Jeffers Petroglyphs Historic Site
February 16, 2003
The handle, or grip of the atlatl, is a fairly vital piece. If it doesn't fit your hand comfortably, you won't be able to throw effectively. It doesn't have to be fancy, or even wrapped -- plain wood works fine, but leather wrapping gives a better grip and is easier to use for long periods.
Whether you cut out finger grips or not is up to you. If the width of the handle is less than 1 1/2" wide, you probably don't need them unless you use a knuckle grip. In that case, you'll need to thin the handle to less than 3/4" to fit between your fingers. The finger grips should be at least 4" from the end to give you enough room to wrap your hand around the handle.
Finger loops are another option. While they're not essential, they give you much better control and keeps your hand from cramping. Ones have been found made of shell and antler, but the most common by far are leather straps. There are a lot of ways to make finger loops, but there are five main styles that are both easy to make and comfortable to use.
|On all of these, the handle end is on the right.|
While I'm constantly referring to the finger grips, if you're not using them just put the loops about 5" from the end.
This is just a strap of leather, between 1/2" and 1" wide and about 10" long. All you need to do is fasten the ends above the finger grips. Glue the ends on first, then wrap them with either sinew or leather.
This uses two straps of leather, from 1/2" to 1" wide and about 5" long. You simply put one on either side of the handle and fasten it above and below the finger grips.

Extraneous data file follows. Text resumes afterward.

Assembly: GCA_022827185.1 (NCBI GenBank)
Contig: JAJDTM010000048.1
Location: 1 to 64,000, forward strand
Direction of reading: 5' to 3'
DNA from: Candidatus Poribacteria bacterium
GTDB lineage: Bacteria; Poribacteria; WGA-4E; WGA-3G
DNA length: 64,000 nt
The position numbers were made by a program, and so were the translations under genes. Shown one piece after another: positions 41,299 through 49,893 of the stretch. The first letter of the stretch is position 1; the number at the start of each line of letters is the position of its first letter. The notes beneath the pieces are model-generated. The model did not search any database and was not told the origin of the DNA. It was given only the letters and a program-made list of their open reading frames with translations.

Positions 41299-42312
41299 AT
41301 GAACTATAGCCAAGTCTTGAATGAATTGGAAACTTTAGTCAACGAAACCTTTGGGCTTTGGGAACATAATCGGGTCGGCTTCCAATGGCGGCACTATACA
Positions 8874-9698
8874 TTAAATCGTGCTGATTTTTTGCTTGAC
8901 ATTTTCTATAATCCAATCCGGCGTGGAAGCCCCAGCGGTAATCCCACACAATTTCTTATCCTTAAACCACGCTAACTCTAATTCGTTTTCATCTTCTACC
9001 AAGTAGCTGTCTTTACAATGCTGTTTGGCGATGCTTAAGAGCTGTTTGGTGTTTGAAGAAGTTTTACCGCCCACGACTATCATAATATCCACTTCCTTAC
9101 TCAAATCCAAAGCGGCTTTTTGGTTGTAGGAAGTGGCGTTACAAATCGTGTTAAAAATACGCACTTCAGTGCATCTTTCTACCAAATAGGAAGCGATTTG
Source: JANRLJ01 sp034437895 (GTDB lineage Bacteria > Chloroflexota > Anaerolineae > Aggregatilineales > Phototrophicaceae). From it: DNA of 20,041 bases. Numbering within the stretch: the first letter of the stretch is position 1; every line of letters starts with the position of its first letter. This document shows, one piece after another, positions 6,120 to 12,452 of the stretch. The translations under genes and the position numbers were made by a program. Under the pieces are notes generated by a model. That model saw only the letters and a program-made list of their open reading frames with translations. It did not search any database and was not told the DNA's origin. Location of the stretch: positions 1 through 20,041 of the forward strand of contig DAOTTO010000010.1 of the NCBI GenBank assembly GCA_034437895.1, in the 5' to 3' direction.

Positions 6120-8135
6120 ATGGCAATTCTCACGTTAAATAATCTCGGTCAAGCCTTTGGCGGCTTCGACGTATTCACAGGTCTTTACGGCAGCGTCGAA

This uses one piece of leather, about 1/2" wide by 11" long. Put one of the ends on the shaft pointing towards the handle end, then simply make a bow and bring the other end back on the shaft. Glue it and strap it down tightly with sinew.
This uses one piece of leather, from 1/2" to 1" wide and about 11" long. Put the ends above the finger grips like the simple loop, but bring the middle back up and bind it in place as well. The ends can go on the sides or on the top of the atlatl, or even crossed if you want.
This uses two straps of leather 1" wide by 5" long, and one long piece for the handle wrapping.. Put one end of both pieces on the handle below the fingergrips and wrap it in place with leather. After a couple of wraps, bend the other ends down and wrap them down. Keep wrapping to the end of the handle.
This takes one piece of leather, 1" wide x 7". It is commonly used on Basketmaker-style atlatls and works best on thin, wide grips. You simply cut a slit in the middle of the leather strap, then slide that on over the handle and bind the ends above the finger grips. A variation of this "sews" the ends around the handle.
This uses one piece of leather, about 1" by 11". Mke the ends about 1/2" wide and cut a hole in the middle, large enough for the handle and the ends. Slide the piece on, then pull the ends up and through the hole and bind them in place.
You can also come up with your own style, of course. Something I've done is drilled a hole through the shaft from side to side, then laced a piece of thong through and knotted it for a simple loop. You could also use a piece of dowel (as in the Ozark Bluff Dweller atlatl). Whatever you decide to do, though, make sure it's comfortable, secure, and thick enough so that it won't break. Have fun!